What Lawyers Should Know About Document Automation

You may have heard of document automation, which is on the rise in the legal field—but what is it, and why does it matter? Document automation, also known as document assembly, is the automation of the process of document creation. For example, if you are a lawyer that often creates intake documents, Service Agreements, or NDAs, document automation would facilitate the creation of the first draft of these documents. It is important to note that document automation is not the same as simply using a template, since, unlike a template, it results in a customized document every time.

So why is document automation so important? As we all know, document creation can be extremely time consuming, repetitive, and error-prone. Traditionally, when lawyers wished to create documents, they often looked to their existing templates and made adjustments. In my Ph.D. research, I conducted a questionnaire of 600 legal professionals who admitted to copy and pasting an important part of their contract; namely the dispute resolution clause. Unfortunately, this process is flawed, as often the resulting document contains mistakes or is not personalized enough. When contracting is flawed, there is the potential for legal conflict.

Document automation reduces the potential for human error while saving lawyers immense amounts of time, thereby enabling them to focus on more substantive and meaningful tasks. According to Real Automation Solutions, through document automation, lawyers can spend 70% less time to get the document ready. Moreover, document automation improves lawyer-client collaboration.

How Does Document Automation Work?

There are various approaches to document automation. The most common method involves a questionnaire at the start, which leads to a document template that incorporates the necessary information and ensures the necessary formatting/style. It is important to note that the questionnaire can be created by the ultimate user of the document and is thus extremely personalized to each user’s needs. There are also more advanced document automation systems that empower the user to create their own data and logic without the need to know how to code. Moreover, document automation empowers the use to incorporate automatic calculations in their final document.

According to Dorna Moini, the CEO of Documate, a document automation solution, there are four aspects to document automation: (1) Variables, (2) Conditionality, (3) Looping/repeating items, and (4) Math/Numbers.

Here, it is important to note that document automation can be used in both internal and external situations. For example, a law firm can use document automation to onboard new clients or make an offer letter to a new employee. Externally, document automation can be used to create contracts for a client or for an in-house counsel team.

Do You Need Document Automation in Your Legal Practice?

If you answer yes to all of the following questions, you should seriously consider the need to incorporate document automation in your operations.

  1. Do you repeat the same type of documents?
  2. Do you create documents that do require little to no negotiation?
  3. Do you currently use document templates or model clauses for document creation?

Through document automation, the process of creating a legal contract can take mere minutes. This is essential to healthy business operations, as there is no delay in sales or procurement.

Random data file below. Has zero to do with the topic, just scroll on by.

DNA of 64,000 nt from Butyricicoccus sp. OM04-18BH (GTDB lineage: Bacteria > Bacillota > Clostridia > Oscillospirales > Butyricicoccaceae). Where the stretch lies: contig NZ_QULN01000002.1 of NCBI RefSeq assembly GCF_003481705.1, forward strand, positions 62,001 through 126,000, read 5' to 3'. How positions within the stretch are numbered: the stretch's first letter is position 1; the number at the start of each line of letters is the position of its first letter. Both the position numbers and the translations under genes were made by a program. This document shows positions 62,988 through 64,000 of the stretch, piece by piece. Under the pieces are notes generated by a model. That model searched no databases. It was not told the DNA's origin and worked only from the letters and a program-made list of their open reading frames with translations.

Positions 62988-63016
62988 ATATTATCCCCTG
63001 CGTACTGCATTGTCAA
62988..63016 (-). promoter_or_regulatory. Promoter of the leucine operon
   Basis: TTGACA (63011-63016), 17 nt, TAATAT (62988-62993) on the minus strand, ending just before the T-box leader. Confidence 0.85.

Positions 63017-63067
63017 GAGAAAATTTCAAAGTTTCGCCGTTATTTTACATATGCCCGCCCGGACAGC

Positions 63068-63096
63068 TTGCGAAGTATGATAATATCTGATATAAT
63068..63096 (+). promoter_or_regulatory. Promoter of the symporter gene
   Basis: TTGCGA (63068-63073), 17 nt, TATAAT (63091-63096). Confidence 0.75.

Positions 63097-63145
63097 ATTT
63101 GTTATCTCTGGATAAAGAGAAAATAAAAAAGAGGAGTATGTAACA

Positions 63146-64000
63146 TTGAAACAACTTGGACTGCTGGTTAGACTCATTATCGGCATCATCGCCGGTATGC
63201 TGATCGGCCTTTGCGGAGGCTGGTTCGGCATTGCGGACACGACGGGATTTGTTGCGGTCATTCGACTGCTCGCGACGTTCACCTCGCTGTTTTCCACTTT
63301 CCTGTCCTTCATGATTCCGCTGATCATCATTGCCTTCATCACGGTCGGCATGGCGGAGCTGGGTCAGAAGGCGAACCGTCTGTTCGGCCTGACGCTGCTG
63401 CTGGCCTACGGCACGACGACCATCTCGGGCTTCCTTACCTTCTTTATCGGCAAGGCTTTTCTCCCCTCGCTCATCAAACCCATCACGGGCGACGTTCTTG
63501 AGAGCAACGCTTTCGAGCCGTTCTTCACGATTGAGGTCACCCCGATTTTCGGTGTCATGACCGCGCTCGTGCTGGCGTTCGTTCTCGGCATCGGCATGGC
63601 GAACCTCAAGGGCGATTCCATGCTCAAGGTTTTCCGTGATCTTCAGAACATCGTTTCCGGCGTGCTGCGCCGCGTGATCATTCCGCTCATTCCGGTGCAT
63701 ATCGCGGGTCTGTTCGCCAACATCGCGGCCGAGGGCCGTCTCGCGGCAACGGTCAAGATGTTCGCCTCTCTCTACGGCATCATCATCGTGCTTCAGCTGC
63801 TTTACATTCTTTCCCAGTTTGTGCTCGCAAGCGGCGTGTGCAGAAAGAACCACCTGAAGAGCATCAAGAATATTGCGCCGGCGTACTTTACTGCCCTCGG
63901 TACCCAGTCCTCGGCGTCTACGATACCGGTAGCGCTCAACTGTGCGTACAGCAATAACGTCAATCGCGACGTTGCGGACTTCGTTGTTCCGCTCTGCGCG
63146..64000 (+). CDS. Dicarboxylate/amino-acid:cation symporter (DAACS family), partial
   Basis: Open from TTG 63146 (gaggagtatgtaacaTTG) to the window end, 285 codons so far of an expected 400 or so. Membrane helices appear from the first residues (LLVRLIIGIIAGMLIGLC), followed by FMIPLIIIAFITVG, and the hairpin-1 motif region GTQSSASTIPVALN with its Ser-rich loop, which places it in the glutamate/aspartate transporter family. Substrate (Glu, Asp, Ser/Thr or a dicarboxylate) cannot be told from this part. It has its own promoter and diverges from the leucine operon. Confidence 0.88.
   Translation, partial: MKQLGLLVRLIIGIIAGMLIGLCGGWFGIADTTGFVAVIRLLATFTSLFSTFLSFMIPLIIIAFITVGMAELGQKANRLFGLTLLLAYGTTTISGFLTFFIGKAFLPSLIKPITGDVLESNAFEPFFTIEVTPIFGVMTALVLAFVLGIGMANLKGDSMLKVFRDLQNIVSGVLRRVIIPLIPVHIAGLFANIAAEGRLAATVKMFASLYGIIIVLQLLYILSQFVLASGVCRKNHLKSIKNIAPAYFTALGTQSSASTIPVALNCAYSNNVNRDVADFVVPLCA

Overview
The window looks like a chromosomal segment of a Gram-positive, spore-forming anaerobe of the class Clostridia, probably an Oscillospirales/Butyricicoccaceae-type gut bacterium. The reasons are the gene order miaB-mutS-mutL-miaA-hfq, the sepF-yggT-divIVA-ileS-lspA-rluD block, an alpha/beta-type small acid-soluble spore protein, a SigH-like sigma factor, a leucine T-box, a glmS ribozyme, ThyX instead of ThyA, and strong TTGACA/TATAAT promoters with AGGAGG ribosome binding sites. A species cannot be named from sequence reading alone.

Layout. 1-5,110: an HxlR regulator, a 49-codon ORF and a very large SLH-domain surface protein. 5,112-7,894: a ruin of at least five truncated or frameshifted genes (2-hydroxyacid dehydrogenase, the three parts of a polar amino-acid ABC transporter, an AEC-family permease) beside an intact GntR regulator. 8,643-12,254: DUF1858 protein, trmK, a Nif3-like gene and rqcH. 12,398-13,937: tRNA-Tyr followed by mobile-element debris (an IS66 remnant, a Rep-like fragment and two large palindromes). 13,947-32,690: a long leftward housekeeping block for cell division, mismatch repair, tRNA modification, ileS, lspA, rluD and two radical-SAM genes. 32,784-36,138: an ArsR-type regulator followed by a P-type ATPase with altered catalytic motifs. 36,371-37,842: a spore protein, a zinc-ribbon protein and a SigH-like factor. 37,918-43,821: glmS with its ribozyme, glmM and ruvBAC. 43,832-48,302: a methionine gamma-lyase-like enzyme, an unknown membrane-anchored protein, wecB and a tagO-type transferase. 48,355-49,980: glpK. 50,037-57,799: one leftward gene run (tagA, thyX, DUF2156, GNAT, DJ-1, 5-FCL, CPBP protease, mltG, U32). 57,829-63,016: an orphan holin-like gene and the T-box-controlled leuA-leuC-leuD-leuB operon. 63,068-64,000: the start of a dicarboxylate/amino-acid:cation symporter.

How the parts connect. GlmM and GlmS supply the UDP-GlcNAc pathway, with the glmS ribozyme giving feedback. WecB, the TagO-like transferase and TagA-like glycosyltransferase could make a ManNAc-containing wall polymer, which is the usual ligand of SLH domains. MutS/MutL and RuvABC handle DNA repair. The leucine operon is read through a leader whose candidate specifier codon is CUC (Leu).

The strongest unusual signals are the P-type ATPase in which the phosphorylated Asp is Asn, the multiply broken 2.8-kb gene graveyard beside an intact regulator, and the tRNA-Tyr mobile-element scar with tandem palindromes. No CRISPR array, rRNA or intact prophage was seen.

Not only does document automation save lawyers an immense amount of time, but it also reduces the potential for errors. By utilizing software to assist in document creation, there is no longer a need to rely on only the user’s memory or skill. The questions that inform the final product function as a checklist to ensure that documents are comprehensive

In short, document automation empowers you to quickly create accurate and customized documents.

Should You Learn How to Automate Documents?

The answer is yes and no. Yes, you should look to existing no-code document automation services to facilitate document creation. No, you should not learn how to code in order to take charge of the technical aspects of document creation. Lawyers are busy people who can not realistically write their own code to document their documents. However, they can learn to use document automation software fairly quickly.

What Should You Look for in a Document Automation Platform?

To determine which software is right for you, you should ask yourself what your end goal is. For instance, do you want to speed or quality? Or perhaps both? Moreover, it is important to ask yourself if the documents you wish to create are simple or complex. An additional question that is important to consider is where you are looking for point solutions such as those that simply enable document automation from intake to approval workflows or end-to-end solutions such as those that can be used in the entire contracting and negotiation process from “intake through to contract management.” Lastly, it is important to set a budget. An example of a point solution software is Documate, while an example of an end-to-end solution is Ironclad.

Regardless of your specific need, if you are a lawyer, it is your duty to yourself to consider the potential incorporation of document automation in your administrative and legal tasks. Automation has managed to prove itself as a true ally to legal practice.


  • Maryam Salehijam

    Maryam, a forthcoming book author, currently holds an LLB, an LLM, and a PhD in law. She has spent the last ten years dedicated to the study of law and has consequently developed a passion for changing the law for the better. Her research focus is on contract formation, dispute resolution, and technology.